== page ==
Military casualties  Sergeant Cedric Tyson Brown, Royal Australian Air Force; Sergeant Alfred McLevy, Royal Auxiliary Air Force, 203 Squadron; Pilot Officer Edward Elmer Steele,  Royal Air Force Volunteer Reserve; Flying Officer Arthur Thomas Read, Royal Air Force Volunteer Reserve, 203 Squadron.

Enemy casualties  Leutnant Wilhelm Brauns, pilot of JU 88 bomber, shot down and taken prisoner; Obergefreiter Erwin Hesse, Air Gunner of JU 88 bomber, shot down and taken prisoner; Gefreiter Johannes Matuschka, Wireless Operator of JU 88 bomber, shot down and died.

OPERATIONS REPORTS FRIDAY 19 DECEMBER 1941

ROYAL NAVY  Utmost returned from patrol in Gulf of Taranto, having obtained a hit on a Garibaldi class merchant vessel.  Aurora, Penelope, Havock, Lance, Lively arrived.  Penelope and Aurora both damaged by mines.  Neptune sunk 30′ off Tripoli and Kandahar sinking.  Jaguar sailed to rescue survivors.

HAL FAR  Night 18/19th  828 Squadron Fleet Air Arm Six Albacores despatched to attack convoy of six destroyers and three merchant vessels approaching Tripoli harbour.  Two hits claimed on 2000 ton merchant vessel.  One Albacore failed to return: the missing crew Lt Greenwood, pilot, and Lt Commander Langmore, observer.  830 Squadron  Five Swordfish despatched to continue attack on the convoy previously attacked by the Albacores.  The convoy was not sighted.  One Swordfish crashed on landing.  Crew unhurt.

LUQA  69 Squadron  Three Marylands special search.  Photo-reconnaissance unit 2 Tripoli.  18 Squadron  Two Blenheims special search; three Blenheims despatched to attack convoy off Tripoli.  107 Squadron  One Blenheim special search; three Blenheims despatched to attack convoy off Tripoli.  S/D Flight   One Wellington search to locate Kandahar.

CENTRAL INFANTRY BRIGADE  High Explosive bombs dropped on Luqa and Safi during raid lasting throughout the night.  Some damage to Signals installations.

FORTRESS ROYAL ENGINEERS Bomb Disposal UXB  Dealt with 1 (50kg).

(1) Extract from diary of Rev Reginald M Nicholls, Chancellor of St Paul’s Anglican Cathedral, Valletta.  Courtesy of website: Malta Family History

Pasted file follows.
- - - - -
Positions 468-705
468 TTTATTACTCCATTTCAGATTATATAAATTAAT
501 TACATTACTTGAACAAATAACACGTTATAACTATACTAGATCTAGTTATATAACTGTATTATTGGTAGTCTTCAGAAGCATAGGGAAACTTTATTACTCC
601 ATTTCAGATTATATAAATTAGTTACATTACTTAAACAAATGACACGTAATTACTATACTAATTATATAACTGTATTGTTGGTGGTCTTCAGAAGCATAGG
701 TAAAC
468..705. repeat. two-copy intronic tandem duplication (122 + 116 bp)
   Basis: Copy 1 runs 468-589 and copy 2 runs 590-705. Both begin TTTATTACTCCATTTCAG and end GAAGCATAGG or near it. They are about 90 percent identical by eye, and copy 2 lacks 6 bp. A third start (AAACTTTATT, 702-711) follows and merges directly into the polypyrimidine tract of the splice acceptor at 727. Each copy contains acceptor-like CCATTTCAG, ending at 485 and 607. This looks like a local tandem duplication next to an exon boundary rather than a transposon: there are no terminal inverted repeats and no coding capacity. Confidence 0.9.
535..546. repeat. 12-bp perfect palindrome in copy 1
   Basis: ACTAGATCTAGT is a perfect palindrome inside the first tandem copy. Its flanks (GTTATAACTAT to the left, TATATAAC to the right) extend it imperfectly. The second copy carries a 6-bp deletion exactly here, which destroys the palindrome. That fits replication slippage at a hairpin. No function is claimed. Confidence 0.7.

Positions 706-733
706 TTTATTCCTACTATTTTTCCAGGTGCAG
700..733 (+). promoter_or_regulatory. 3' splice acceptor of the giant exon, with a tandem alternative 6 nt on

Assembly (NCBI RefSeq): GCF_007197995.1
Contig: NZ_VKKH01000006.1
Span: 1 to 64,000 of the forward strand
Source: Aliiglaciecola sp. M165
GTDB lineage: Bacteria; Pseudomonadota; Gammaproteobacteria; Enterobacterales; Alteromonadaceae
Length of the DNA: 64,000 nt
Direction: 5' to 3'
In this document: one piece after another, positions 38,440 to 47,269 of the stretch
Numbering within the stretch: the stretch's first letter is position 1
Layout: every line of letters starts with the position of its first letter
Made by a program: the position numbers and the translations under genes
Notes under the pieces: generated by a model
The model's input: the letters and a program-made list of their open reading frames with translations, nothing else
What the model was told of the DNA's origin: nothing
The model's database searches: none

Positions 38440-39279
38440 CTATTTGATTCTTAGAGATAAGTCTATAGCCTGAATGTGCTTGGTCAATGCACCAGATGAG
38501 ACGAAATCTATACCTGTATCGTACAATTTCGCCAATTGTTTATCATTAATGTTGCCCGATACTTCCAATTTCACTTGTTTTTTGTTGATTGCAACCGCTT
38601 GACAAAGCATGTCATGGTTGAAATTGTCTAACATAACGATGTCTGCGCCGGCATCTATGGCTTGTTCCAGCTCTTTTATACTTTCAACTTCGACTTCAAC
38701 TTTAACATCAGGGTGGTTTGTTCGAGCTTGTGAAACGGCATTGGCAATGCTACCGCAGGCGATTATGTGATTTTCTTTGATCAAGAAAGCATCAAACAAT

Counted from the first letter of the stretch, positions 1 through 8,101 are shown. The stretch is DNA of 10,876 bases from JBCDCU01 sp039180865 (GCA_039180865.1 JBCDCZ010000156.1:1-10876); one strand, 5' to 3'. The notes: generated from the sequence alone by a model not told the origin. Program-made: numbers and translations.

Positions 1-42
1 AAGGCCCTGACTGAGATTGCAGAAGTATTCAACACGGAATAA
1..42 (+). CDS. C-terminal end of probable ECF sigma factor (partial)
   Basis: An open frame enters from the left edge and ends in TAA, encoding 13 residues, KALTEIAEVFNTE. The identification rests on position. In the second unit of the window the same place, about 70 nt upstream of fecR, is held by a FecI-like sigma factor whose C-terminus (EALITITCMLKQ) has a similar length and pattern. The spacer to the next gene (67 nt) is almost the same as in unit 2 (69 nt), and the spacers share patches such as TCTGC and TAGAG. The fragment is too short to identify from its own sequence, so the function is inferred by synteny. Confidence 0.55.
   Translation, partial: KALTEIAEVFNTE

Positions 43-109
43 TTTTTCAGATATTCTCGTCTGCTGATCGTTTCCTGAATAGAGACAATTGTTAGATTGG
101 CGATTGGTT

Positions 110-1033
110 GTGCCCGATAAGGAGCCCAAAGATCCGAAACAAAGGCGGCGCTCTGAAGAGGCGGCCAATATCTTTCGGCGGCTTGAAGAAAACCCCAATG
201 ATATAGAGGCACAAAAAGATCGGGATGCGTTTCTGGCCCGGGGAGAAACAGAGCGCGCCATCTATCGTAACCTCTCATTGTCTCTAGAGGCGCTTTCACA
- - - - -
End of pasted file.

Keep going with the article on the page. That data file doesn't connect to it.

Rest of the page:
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Posted by on December 19, 2021 in 1941, December 1941, Uncategorized

 

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18 December 1941: Loss of HMS Neptune and Kandahar

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BRECONSHIRE GETS THROUGH

The supply ship Breconshire arrived at Malta at 1500 hrs today to deliver her much needed load of fuel oil and stores, accompanied by the ships of her protective force.

After yesterday’s encounter with the Italian Navy, the two British forces separated, as destroyers from Force B and Force K took on the task of escorting Breconshire safely to Malta.  Admiral Vian turned with his fleet towards Alexandria.  The Italian convoys also divided: three ships setting course for Tripoli and one for Benghazi.  This afternoon the Tripoli-bound vessels were located and a Malta Strike Force of three cruisers and four destroyers was assembled in pursuit. 

The official report from the Royal Navy War Diary for Malta relates what happened next…

HMS Neptune

“HM Ships Neptune (Captain R O’Connor, Senior Officer), Aurora, Penelope, Kandahar, Lance, Lively and Havock were despatched…18th December to intercept an important Italian convoy which had been sighted earlier, heading for Tripoli.  It was appreciated that if the convoy was not delayed it was likely to be at the entrance to Tripoli before our force could intercept, but it was hoped that attacks by torpedo bomber and bomber aircraft, which were arranged to take place during the night, would have the usual effect of delaying the enemy.

A special Wellington was co-operating to lead our air and surface striking forces to the enemy.  The enemy’s convoy and escorting warships were discovered and reported by the Wellington split into groups and covering many miles of water to the eastward of Tripoli.

Albacores and Swordfish aircraft were sent to attack.  Although it is believed that only one ship was damaged by them, their attack had the expected effect of disorganising and slowing up the Italian convoy.  As a result, and also probably because of mines which had been laid in the entrance to the harbour, the convoy did not enter Tripoli till late the following day.

Unfortunately, the information regarding the position of the convoy did not reach Neptune before disaster had overtaken our force.  Having proceeded at maximum speed towards a point east of Tripoli they had just eased down on reaching the 100 fathom line when Neptune struck a mine and was brought to a stop.  The remaining ships sheered off to port and starboard and then turned back to get clear of the minefield.  Whilst engaged in getting clear, Aurora and Penelope both struck mines but were able to steam.

Aurora, who was fairly badly damaged, set course for Malta at her best speed of 16 knots, escorted by Havock and Lance, whilst Penelope stood by to tow Neptune when she had drifted clear of the minefield.  Kandahar entered the minefield and attempted to close Neptune to take off personnel, but, whilst engaged in this, struck a mine and had her stern blown off.  Neptune meanwhile had drifted down onto more mines and, when the third or fourth mine exploded under her, she turned turtle and sank.

Nothing could be done to approach Kandahar through the minefield and Penelope with Lively reluctantly returned to Malta.” (1)